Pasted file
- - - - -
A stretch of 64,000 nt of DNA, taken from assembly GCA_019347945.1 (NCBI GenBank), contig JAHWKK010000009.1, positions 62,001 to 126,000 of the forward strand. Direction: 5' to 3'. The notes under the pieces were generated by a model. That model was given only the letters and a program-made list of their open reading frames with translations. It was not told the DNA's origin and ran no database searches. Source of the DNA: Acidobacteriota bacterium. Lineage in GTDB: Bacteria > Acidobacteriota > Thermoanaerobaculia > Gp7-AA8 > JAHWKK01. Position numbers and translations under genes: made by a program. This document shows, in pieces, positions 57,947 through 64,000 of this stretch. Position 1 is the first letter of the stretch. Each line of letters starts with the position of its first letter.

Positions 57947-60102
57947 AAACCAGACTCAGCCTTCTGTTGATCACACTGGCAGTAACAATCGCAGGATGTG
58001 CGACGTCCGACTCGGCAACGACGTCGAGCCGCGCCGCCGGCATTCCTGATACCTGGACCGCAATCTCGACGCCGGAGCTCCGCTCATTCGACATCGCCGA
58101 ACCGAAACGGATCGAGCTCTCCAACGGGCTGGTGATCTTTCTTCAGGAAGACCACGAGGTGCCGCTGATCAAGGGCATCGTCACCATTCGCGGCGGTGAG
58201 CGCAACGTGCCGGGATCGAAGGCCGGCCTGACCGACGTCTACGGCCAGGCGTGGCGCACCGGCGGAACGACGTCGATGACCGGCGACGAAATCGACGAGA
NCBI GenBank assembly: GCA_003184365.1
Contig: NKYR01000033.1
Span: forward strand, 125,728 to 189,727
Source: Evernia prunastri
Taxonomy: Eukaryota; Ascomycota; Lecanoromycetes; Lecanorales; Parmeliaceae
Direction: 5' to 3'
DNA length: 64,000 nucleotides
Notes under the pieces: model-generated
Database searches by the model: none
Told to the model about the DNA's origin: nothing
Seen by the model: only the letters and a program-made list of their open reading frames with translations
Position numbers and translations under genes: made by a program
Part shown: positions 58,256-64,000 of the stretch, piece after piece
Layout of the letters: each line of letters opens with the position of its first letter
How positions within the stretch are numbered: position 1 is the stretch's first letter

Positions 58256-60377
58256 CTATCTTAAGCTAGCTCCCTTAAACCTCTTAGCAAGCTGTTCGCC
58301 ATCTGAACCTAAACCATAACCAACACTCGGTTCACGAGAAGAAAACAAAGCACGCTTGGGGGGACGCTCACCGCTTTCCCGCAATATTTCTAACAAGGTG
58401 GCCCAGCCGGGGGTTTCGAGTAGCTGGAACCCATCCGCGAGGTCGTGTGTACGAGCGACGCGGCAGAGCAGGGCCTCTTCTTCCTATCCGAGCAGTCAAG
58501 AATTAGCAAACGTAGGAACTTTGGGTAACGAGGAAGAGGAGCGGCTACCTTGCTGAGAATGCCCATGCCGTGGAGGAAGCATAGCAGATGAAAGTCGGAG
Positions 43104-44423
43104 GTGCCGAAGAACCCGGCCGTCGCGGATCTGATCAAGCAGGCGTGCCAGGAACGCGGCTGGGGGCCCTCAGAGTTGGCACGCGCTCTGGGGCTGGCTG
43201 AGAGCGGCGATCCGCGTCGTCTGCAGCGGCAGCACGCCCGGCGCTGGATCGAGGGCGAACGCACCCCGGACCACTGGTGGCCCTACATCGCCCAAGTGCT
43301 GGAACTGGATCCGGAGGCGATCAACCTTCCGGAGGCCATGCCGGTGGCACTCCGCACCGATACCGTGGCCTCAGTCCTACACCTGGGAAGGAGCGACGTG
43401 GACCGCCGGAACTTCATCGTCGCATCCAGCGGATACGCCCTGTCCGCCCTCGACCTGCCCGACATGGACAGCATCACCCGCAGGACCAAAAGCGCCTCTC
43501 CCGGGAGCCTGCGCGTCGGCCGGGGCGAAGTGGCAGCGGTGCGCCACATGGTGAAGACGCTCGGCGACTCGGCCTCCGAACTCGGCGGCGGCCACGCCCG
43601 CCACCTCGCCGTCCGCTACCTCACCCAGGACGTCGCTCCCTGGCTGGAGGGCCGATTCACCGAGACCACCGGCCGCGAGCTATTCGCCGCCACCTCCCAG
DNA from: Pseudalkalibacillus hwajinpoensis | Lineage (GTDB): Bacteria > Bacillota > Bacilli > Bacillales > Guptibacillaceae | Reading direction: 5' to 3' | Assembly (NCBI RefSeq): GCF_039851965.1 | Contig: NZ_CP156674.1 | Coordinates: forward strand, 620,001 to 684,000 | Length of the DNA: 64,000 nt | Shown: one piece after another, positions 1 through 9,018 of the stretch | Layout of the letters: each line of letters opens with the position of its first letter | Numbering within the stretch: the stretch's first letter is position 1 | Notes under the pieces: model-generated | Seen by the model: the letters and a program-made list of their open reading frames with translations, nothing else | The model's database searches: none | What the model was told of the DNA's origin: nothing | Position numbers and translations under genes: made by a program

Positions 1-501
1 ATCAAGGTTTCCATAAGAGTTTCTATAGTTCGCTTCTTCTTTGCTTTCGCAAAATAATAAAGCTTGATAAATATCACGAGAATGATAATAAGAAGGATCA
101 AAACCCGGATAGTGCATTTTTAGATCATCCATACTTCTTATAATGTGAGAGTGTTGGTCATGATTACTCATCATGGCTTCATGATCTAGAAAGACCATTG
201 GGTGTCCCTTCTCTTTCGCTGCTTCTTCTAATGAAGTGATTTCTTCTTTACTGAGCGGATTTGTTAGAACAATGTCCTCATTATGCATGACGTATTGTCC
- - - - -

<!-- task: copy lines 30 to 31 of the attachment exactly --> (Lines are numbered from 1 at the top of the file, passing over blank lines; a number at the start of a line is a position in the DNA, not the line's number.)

43301 GGAACTGGATCCGGAGGCGATCAACCTTCCGGAGGCCATGCCGGTGGCACTCCGCACCGATACCGTGGCCTCAGTCCTACACCTGGGAAGGAGCGACGTG
43401 GACCGCCGGAACTTCATCGTCGCATCCAGCGGATACGCCCTGTCCGCCCTCGACCTGCCCGACATGGACAGCATCACCCGCAGGACCAAAAGCGCCTCTC